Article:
Frank Sinatra said that this George Harrison composition was the greatest love song ever written, and on this cover track he shows us how it’s done Sinatra style, even riffing a few added words. Yet another giant of performers adding his own style and flavor to one of The Beatles biggest hits. As for Sinatra, well the great significance here is that his testament to the greatness of “Something” is an affirmation of approval from an artist more use to working with the work of songwriters like George and Ira Gershwin, Irving Berlin, Harry Warren, Cole Porter and countless more who were churning out the hits of an earlier era. Songwriters who – in the first half of the Century – amassed a body of work collectively as significant as that of The Beatles. Young teenage Bobby-Soxers would scream for ‘Swoonatra’ as he was called in the mid 1940s, a prototype of the modern-day teen idol. When Frank Sinatra says “greatest love song ever written”, that’s counting “Something” amongst love songs over an entire century.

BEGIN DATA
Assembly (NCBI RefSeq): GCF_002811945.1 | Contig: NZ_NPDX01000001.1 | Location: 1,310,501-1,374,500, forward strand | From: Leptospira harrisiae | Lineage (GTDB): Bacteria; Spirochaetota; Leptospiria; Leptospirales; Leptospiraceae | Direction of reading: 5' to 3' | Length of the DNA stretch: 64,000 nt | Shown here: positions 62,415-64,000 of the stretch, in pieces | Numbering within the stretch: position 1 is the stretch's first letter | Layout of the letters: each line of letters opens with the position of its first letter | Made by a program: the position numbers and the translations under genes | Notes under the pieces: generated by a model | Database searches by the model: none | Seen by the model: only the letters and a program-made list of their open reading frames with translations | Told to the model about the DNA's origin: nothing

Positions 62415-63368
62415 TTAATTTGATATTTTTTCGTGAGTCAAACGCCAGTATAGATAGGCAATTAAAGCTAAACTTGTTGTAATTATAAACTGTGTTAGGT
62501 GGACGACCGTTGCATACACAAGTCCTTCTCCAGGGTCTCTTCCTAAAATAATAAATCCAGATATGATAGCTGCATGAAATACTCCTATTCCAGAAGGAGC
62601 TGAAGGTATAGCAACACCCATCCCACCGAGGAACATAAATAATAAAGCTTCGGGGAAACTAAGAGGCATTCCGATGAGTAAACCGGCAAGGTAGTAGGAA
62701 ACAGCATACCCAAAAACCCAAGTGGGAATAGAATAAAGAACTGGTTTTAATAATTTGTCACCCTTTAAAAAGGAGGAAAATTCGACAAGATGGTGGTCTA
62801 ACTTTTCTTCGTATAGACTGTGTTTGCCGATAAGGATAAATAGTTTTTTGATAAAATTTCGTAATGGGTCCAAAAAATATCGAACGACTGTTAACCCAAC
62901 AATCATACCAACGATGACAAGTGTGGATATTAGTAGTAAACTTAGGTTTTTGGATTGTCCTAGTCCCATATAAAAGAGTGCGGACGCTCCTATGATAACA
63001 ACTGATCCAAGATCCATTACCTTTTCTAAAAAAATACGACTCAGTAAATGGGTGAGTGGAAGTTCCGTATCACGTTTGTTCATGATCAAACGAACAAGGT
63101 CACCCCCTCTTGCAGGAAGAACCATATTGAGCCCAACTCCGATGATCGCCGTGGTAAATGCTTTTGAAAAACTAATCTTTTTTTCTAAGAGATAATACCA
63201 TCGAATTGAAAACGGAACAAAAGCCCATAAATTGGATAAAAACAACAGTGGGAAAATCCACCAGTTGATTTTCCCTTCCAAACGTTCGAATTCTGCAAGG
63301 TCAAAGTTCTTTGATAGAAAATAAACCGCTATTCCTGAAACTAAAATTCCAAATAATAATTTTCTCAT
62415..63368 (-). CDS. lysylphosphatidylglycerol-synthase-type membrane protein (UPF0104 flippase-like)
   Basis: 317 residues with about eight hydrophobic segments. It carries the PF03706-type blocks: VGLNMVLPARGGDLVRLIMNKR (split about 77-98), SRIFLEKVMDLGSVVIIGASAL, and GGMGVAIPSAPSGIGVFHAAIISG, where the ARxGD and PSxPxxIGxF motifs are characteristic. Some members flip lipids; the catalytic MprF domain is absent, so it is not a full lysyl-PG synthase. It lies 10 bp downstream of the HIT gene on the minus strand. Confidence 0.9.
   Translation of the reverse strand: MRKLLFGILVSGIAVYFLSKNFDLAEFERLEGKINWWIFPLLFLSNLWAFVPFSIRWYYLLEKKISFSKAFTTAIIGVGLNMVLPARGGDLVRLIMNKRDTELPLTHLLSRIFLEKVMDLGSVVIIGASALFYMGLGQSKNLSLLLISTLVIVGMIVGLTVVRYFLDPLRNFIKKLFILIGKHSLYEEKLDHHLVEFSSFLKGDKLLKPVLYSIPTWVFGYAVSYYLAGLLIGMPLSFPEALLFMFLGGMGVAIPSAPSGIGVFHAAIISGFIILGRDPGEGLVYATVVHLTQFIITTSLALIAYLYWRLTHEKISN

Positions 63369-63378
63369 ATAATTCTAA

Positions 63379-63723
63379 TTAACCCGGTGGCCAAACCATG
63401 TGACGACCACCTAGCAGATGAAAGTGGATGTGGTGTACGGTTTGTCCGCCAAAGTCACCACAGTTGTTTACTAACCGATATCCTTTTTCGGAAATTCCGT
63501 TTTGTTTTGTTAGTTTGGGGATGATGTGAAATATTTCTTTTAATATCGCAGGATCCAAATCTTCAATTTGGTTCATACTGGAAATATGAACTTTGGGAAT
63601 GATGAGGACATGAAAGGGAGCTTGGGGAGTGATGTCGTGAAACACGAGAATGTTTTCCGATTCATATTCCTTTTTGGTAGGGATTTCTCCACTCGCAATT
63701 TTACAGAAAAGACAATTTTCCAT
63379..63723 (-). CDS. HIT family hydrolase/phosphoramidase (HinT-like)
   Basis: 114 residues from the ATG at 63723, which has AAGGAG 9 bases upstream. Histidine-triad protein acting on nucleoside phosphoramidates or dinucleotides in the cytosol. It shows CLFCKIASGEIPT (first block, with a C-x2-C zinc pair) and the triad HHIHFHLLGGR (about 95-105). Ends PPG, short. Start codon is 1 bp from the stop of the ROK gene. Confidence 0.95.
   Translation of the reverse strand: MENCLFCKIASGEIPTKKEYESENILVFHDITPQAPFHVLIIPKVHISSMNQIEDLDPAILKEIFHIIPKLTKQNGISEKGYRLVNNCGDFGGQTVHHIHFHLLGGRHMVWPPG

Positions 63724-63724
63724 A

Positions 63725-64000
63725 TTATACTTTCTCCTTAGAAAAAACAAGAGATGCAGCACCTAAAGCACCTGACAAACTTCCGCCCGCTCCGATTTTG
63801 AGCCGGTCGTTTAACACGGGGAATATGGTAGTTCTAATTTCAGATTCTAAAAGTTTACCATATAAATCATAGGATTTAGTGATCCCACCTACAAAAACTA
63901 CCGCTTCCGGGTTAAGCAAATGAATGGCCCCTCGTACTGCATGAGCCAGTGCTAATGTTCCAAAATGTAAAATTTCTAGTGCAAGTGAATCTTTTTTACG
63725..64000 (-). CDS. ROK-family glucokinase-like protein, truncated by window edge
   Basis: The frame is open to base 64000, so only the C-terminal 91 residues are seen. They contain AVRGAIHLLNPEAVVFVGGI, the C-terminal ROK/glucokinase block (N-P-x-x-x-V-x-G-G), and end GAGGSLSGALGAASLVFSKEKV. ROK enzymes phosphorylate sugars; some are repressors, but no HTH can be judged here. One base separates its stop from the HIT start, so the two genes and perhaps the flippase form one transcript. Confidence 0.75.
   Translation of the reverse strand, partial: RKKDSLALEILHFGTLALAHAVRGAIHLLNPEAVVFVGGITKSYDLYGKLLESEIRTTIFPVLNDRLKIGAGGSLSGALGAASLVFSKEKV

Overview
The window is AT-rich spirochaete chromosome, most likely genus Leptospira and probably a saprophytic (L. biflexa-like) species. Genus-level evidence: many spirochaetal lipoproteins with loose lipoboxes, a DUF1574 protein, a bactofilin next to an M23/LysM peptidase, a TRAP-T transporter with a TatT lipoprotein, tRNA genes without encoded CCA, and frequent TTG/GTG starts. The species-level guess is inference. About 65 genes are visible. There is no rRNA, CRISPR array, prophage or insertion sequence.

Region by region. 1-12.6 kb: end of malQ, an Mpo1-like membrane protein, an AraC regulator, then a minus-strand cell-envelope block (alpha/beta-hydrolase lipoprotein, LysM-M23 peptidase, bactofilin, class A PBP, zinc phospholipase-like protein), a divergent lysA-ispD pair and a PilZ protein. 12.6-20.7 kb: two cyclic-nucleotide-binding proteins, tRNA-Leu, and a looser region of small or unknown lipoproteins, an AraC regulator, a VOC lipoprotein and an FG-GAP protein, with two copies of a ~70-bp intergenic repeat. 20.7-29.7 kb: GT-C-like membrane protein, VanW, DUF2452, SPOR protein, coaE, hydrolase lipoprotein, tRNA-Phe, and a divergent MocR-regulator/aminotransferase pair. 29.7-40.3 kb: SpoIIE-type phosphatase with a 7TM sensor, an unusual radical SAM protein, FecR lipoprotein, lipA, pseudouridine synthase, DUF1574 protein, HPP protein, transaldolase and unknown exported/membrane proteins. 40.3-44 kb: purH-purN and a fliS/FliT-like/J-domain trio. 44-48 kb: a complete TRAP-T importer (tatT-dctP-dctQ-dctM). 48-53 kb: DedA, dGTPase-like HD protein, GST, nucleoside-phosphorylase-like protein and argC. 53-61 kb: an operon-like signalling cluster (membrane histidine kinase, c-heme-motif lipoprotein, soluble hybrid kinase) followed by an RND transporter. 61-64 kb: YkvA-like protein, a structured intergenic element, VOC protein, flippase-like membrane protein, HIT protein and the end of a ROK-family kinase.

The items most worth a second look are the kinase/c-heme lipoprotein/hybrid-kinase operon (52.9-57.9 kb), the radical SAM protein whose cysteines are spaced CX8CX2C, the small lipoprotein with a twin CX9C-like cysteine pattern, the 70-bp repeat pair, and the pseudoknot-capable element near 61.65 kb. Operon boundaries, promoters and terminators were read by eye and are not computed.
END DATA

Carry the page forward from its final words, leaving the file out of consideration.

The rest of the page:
How about that Mac?
“Lady Madonna” by Elvis Presley
The King gets silly in the studio with this informal track, flubbing lyrics he obviously didn’t have down yet, but that’s the charm of this short (just over a minute) throw-away track. You can hear Elvis having fun singing and not taking it too seriously, but being that he is Elvis Presley, it’s still a brilliant and charming recording.
I hope you had as much fun listening to the playlist as I had compiling it. Feel free to list any covers you think I may not know about in the comment section… a third sequel to this list may be coming sooner than you think.